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COMMONWEALTH PENNSYLVANIA v. JOSEPH RICHARD CROWLEY (10/20/78)

SUPERIOR COURT OF PENNSYLVANIA


decided: October 20, 1978.

COMMONWEALTH OF PENNSYLVANIA
v.
JOSEPH RICHARD CROWLEY, APPELLANT

No. 1076 October Term 1977, Appeal from Judgment of Sentence of Moss, J., dated February 8, 1977, in the Court of Common Pleas of Montgomery County, Pa., No. 2982 - 76., Crim.

COUNSEL

Calvin S. Drayer, Jr., Assistant Public Defender, Norristown, for appellant.

William T. Nicholas, District Attorney, Norristown, for Commonwealth, appellee.

Watkins, President Judge, and Jacobs, Hoffman, Cercone, Price, Van der Voort and Spaeth, JJ. Price, J., files a dissenting statement, in which Van der Voort, J., joins. Watkins, former President Judge, and Hoffman, J., did not participate in the consideration or decision of this case.

Author: Spaeth

[ 259 Pa. Super. Page 207]

Appellant, an inmate at the State Correctional Institution at Graterford, was convicted by a judge sitting without a jury of having an implement for escape in violation of the Act of Dec. 10, 1974, P.L. 910, No. 300, 18 Pa.C.S. 5122(a)(3). On this appeal he contends that the evidence was insufficient to sustain the conviction, and that his trial counsel was ineffective for failing to pursue a claim under Pa.R.Crim.P. 1100.

-1-

The Commonwealth's evidence was to the following effect. On July 8, 1976, Sergeant Brennan was patroling C-block at Graterford, when he observed appellant engaged in a discussion with a prison guard in front of appellant's cell, Cell No. 233. Appellant was taken to another cell, and Cell No. 233 was searched. A black iron pipe, a file, and a piece of cell bar were found on the floor behind the bed. N.T. 13-15. After the search, Security Captain Spaid observed that all the upper flat bars had been removed from the cell; it was his opinion that the piece of bar found on the floor of the cell was one of the bars that had been removed. N.T. 50-51. Appellant was the sole occupant of the cell, and had been since April 28; appellant was out of the cell from May 20 to 27, but it was double-locked during that time. N.T. 20-22, 42-43. The windows of the cells were checked weekly, and before a new inmate was put in a cell, the cell was searched. N.T. 31.

The defense presented two witnesses, who were inmates at Graterford. They testified that inmates were always entering each other's cells, and in fact complained that items were always being stolen from the cells on C-block. N.T. 69, 81. (The sergeant's testimony confirmed that during the day the cells were open and inmates could enter other cells. N.T. 23-24.) One of the inmates also testified that he was the occupant of Cell No. 233 before appellant, and that he observed then that cell bars were missing from the windows of the cell. N.T. 66.

[ 259 Pa. Super. Page 208]

Appellant contends that since the implements for escape -- the pipe, file, and piece of cell bar -- were not found on his person, the Commonwealth had to prove his constructive possession of them. If this were so, a question would indeed be presented whether the evidence was sufficient to show constructive possession. In Commonwealth v. De Campli, 243 Pa. Super. 69, 74, 364 A.2d 454, 456-57 (1976), we said, in examining a charge of constructive possession of drugs:

Our courts have repeatedly held that the illegal possession of drugs is a crime which is unique to the individual and which, by definition, can only be committed by the possessor. Guilt by association is unacceptable. Commonwealth v. Fortune, supra; Commonwealth v. Tirpak, 441 Pa. 534, 272 A.2d 476 (1971); Commonwealth v. Maurer, supra; Commonwealth v. Updegrove, 223 Pa. Super. 7, 296 A.2d 854 (1972). Absent literal possession, the Commonwealth may sustain its burden by showing constructive possession, which requires that the Commonwealth prove that the accused had the power to control the contraband and the intent to exercise that control. Commonwealth v. Townsend, 428 Pa. 281, 237 A.2d 192 (1968); Commonwealth v. Maurer, supra; Commonwealth v. Updegrove, supra. "Undoubtedly, the fact of possession loses all persuasiveness if persons other than the accused had equal access with him to the place in which the property was discovered: 9 Wigmore on Evidence (3rd ed.) § 2513. Cf. Com. v. Ault, 10 Pa. Super. 651." Commonwealth v. Davis, 444 Pa. 11, 16, 280 A.2d 119, 121 (1971), quoting Commonwealth v. Kauffman, 155 Pa. Super. 347, 351, 38 A.2d 425, 427 (1944). See also Commonwealth v. Schuloff, 218 Pa. Super. 209, 275 A.2d 835 (1971). It is equally true, however, that constructive possession may properly be inferred from the totality of circumstances which attend each case. Exclusive control of a dwelling may be inferred from proof that the accused is the sole occupant or tenant of the place in which contraband is found. See Commonwealth v. Davis, supra; Commonwealth v. Maurer, supra. An accused may be charged with the knowledge of the location of the contraband, which is essential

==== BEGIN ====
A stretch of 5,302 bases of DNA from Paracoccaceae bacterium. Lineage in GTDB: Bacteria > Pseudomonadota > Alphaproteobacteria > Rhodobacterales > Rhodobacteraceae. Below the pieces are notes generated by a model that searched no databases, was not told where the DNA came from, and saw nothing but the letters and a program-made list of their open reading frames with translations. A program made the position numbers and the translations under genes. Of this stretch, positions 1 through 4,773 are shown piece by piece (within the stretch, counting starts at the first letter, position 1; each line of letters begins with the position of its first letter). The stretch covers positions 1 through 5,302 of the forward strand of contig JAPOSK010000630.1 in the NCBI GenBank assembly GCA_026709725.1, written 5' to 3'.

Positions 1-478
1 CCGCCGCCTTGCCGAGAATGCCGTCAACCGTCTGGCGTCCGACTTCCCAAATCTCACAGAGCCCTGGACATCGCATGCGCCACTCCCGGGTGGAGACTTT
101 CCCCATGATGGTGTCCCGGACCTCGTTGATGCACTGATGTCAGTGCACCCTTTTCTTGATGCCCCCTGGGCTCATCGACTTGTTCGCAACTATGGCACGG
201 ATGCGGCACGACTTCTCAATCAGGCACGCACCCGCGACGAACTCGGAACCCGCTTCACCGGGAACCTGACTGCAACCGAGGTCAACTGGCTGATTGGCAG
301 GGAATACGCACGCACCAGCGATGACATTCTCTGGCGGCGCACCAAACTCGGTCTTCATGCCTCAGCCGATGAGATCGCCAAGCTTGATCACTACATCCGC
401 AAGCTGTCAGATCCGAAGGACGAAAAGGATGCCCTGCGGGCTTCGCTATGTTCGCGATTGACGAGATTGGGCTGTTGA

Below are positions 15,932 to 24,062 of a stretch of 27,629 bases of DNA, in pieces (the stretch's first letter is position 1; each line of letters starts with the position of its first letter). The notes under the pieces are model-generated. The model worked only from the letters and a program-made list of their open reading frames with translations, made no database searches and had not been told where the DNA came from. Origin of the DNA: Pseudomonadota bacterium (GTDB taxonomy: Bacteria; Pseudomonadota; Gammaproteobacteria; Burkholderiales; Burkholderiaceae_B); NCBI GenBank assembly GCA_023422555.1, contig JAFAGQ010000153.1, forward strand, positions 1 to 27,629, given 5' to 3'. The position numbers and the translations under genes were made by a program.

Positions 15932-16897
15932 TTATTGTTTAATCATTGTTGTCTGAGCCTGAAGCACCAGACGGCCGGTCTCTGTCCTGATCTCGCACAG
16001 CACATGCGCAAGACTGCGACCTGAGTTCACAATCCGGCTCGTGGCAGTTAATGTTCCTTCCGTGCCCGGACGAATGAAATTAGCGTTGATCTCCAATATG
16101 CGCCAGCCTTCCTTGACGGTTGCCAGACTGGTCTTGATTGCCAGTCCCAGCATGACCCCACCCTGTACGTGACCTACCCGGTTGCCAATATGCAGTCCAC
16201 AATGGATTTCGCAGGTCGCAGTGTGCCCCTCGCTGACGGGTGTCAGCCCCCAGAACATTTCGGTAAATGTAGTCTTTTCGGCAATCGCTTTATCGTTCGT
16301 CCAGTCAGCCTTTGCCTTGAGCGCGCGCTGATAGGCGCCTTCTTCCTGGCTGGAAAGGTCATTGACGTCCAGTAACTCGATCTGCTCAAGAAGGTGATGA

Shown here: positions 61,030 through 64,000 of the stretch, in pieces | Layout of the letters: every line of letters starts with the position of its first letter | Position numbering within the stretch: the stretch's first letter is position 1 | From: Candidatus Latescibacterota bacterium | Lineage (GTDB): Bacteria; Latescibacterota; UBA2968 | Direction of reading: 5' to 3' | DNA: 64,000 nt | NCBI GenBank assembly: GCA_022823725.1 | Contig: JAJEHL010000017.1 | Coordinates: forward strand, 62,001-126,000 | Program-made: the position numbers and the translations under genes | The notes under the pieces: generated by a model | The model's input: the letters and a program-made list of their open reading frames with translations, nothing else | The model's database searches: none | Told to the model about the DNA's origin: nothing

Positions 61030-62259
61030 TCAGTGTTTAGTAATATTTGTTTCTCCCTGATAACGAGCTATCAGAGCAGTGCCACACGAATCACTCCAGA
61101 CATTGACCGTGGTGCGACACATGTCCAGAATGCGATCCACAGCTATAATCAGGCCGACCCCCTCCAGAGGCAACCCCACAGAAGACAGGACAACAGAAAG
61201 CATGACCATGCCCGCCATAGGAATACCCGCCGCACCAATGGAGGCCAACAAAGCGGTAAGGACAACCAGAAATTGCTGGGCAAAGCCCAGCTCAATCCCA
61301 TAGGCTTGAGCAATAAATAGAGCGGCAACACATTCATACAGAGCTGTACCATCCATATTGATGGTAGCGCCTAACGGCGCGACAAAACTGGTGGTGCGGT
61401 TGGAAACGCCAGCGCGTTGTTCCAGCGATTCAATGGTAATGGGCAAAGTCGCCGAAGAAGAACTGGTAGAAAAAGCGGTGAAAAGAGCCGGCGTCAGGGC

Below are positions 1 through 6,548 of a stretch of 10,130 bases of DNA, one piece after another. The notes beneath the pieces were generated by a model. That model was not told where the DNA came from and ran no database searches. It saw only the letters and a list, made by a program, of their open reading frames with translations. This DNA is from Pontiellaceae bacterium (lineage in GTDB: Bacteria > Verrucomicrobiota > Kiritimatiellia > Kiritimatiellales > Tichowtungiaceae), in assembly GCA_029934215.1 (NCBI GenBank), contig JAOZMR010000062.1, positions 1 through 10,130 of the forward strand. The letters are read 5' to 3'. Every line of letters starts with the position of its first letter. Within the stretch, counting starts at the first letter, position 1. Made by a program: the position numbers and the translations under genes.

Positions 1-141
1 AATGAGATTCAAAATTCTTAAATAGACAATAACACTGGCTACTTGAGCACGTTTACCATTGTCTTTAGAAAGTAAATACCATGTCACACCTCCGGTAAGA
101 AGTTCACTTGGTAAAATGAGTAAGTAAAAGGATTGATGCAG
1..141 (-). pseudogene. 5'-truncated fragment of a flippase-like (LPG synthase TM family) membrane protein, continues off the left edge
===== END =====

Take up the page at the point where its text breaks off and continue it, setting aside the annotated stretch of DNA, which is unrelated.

[ 259 Pa. Super. Page 209]

    to the proof of an intent to exercise control, if the contraband is found in places peculiarly within the control of the accused. Commonwealth v. Armstead, 452 Pa. 49, 305 A.2d 1 (1973); Commonwealth v. Maurer, supra; Commonwealth v. Ferguson, 231 Pa. Super. 327, 331 A.2d 856 (1974). Compare Commonwealth v. Hannan, 229 Pa. Super. 540, 331 A.2d 503 (1974) with Commonwealth v. Gladden, 226 Pa. Super. 13, 311 A.2d 711 (1973), and Commonwealth v. Walley, 225 Pa. Super. 465, 310 A.2d 381 (1973). Individually, the circumstances may not be decisive; but, in combination, they may justify an inference that the accused had both the power to control and the intent to exercise that control, which is required to prove constructive possession. Commonwealth v. Gladden, supra.

Here, one might wonder whether "the contraband [the implements of escape] [was] found in places peculiarly within the control of [appellant]." It cannot be said that appellant had "[e]xclusive control" of the cell, for the evidence is uncontroverted that others had access to it. However, whether "persons other than [appellant] had equal access to the place in which the property was discovered," i. e., whether the implements of escape were found in a place normally accessible only to appellant, Commonwealth v. Samuels, 235 Pa. Super. 192, 340 A.2d 880 (1975), or whether they might be considered to have been found in a "common area," Commonwealth v. Fortune, 456 Pa. 365, 318 A.2d 327 (1974), is perhaps a close question. It is, however, a question that we do not need to resolve.